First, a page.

The United Nations welcomes efforts to de-escalate the crisis in northeastern Syria in the wake of Turkey’s incursion, a senior official with responsibility for the region told the Security Council on Thursday.
UN Assistant Secretary-General, Khaled Khiari, noted that while the situation remains volatile and uncertain, there has been “an encouraging surge of diplomatic activity” in recent weeks.
Turkey launched the military offensive earlier this month just days after the United States announced it was withdrawing its troops from the region, where they had been fighting the terrorist group ISIL alongside Kurdish militia.
Turkey regards the Kurdish fighters as terrorists.
Last week, Turkey and the US agreed to a five-day pause in the fighting to allow Kurdish fighters to withdraw from a so-called “safe zone”.
This past Tuesday, Turkey and Russia agreed a deal that would allow Russian military police and Syrian border guards into the area, among other measures.
“The United Nations takes note of these agreements and welcomes any efforts to de-escalate the situation in line with the UN Charter and to protect civilians in accordance with international humanitarian law,” said Mr. Khiari.
“The United Nations also takes note of Turkey’s announcement that ‘at this stage, there is no further need to conduct a new operation outside the present operation area.’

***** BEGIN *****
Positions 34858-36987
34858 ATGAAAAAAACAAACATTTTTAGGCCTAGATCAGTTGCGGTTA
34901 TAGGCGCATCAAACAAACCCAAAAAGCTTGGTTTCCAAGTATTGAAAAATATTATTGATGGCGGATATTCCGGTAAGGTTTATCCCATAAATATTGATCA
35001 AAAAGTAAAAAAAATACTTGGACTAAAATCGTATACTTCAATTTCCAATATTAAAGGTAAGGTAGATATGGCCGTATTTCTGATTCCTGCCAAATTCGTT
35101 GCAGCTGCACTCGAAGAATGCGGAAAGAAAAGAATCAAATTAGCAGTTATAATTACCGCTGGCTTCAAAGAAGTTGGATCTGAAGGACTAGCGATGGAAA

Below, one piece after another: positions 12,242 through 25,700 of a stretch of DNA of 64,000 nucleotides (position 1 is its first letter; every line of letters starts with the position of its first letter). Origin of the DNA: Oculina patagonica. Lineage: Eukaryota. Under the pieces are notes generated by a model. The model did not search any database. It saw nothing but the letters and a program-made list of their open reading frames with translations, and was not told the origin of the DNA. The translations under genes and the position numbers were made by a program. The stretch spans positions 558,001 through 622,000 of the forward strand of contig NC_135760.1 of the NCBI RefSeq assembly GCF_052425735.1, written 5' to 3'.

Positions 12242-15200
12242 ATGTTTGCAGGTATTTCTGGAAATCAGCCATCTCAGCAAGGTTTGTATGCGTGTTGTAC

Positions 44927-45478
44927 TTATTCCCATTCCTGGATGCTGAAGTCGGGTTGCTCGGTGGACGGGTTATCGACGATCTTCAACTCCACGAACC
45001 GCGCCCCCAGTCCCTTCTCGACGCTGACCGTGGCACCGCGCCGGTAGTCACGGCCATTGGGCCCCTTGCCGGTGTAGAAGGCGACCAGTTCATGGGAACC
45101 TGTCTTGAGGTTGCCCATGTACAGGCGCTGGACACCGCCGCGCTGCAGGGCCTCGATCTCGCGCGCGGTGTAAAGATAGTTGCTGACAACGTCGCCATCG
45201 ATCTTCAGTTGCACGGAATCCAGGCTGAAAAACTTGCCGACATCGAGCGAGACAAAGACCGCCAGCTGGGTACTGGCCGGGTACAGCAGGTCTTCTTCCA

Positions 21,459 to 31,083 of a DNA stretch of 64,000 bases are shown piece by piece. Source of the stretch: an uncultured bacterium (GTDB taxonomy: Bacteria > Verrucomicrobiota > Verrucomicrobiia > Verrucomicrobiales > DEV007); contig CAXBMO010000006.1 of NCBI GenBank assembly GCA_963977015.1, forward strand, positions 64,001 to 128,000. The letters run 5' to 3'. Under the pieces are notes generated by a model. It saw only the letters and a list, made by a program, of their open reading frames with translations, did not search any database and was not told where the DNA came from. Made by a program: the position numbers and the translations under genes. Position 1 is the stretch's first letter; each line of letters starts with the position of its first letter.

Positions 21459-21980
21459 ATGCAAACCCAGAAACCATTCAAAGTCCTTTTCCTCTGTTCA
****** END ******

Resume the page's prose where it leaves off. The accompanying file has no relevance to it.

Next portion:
Despite the unpredictable security environment, aid workers continue to support people in northeastern Syria.
The military operation “has severely impacted the humanitarian situation”, according to Ursula Mueller, the number two official in the UN humanitarian affairs coordination office, OCHA.
In the last two weeks alone, nearly 180,000 people fled the border areas between Turkey and Syria. A reduction in fighting means some have begun to return.
“As the situation evolves, a critical challenge facing humanitarian actors is the need to scale up operations from within Syria,” said Ms. Mueller.
“To achieve this, we will need all parties to facilitate safe, rapid and unimpeded humanitarian access via land and air routes to transport humanitarian supplies, along with an expansion of humanitarian capacity in the northeast.”
Explosive hazards such as mines are also impeding humanitarian access in Syria, in addition to injuring and killing civilians.
The military developments in the northeast prompted international mine action NGOs to evacuate the area, said Agnes Marcaillou, Director of the UN Mine Action Service (UNMAS).
Although not present there, UNMAS has contributed to the ongoing humanitarian response in the northeast by providing informational material for local communities.
Ms. Marcaillou reported that so far this year, Syria has recorded an average of 184 explosive incidents per day.
“The contamination severely impacts the lives and livelihoods of the population and further amplifies the social and economic crisis,” she said.